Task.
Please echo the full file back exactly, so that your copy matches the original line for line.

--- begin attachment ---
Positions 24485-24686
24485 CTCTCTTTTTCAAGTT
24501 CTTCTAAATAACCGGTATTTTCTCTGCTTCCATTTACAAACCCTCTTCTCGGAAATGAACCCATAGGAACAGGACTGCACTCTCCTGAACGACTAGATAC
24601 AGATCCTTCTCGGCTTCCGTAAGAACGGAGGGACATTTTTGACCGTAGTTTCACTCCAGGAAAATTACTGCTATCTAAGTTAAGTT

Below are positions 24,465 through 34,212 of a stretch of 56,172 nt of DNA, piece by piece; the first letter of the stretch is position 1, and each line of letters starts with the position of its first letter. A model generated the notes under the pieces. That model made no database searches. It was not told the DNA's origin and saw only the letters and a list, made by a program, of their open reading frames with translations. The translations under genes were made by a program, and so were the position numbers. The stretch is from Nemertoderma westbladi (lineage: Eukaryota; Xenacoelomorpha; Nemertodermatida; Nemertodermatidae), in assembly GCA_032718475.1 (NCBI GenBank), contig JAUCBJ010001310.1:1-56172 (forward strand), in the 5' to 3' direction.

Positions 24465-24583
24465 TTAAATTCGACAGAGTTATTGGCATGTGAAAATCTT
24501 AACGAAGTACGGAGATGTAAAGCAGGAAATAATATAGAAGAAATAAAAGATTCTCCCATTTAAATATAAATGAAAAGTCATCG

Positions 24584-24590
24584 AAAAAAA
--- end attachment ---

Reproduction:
Positions 24485-24686
24485 CTCTCTTTTTCAAGTT
24501 CTTCTAAATAACCGGTATTTTCTCTGCTTCCATTTACAAACCCTCTTCTCGGAAATGAACCCATAGGAACAGGACTGCACTCTCCTGAACGACTAGATAC
24601 AGATCCTTCTCGGCTTCCGTAAGAACGGAGGGACATTTTTGACCGTAGTTTCACTCCAGGAAAATTACTGCTATCTAAGTTAAGTT

Below are positions 24,465 through 34,212 of a stretch of 56,172 nt of DNA, piece by piece; the first letter of the stretch is position 1, and each line of letters starts with the position of its first letter. A model generated the notes under the pieces. That model made no database searches. It was not told the DNA's origin and saw only the letters and a list, made by a program, of their open reading frames with translations. The translations under genes were made by a program, and so were the position numbers. The stretch is from Nemertoderma westbladi (lineage: Eukaryota; Xenacoelomorpha; Nemertodermatida; Nemertodermatidae), in assembly GCA_032718475.1 (NCBI GenBank), contig JAUCBJ010001310.1:1-56172 (forward strand), in the 5' to 3' direction.

Positions 24465-24583
24465 TTAAATTCGACAGAGTTATTGGCATGTGAAAATCTT
24501 AACGAAGTACGGAGATGTAAAGCAGGAAATAATATAGAAGAAATAAAAGATTCTCCCATTTAAATATAAATGAAAAGTCATCG

Positions 24584-24590
24584 AAAAAAA